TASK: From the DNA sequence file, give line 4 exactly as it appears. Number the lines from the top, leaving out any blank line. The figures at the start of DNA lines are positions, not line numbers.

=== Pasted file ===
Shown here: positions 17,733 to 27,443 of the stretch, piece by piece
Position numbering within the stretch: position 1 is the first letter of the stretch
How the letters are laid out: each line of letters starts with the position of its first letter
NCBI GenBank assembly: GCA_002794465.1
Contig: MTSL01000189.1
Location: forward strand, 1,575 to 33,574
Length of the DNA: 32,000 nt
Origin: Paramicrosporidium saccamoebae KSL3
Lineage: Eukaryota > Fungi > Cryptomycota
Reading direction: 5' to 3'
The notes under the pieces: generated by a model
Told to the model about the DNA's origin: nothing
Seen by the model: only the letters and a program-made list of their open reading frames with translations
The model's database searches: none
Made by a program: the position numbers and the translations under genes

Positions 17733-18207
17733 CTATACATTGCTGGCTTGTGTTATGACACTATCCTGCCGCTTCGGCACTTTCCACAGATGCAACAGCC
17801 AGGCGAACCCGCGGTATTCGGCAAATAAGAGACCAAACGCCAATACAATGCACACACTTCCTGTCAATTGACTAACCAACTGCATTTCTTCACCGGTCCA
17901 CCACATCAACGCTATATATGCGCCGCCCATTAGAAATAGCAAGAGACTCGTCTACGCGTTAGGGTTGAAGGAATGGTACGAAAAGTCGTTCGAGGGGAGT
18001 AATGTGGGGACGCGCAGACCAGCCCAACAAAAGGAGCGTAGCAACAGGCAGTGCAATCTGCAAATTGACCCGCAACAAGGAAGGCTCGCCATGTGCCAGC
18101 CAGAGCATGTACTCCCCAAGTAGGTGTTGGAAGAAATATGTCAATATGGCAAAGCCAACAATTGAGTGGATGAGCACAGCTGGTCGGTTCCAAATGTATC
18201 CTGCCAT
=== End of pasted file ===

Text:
NCBI GenBank assembly: GCA_002794465.1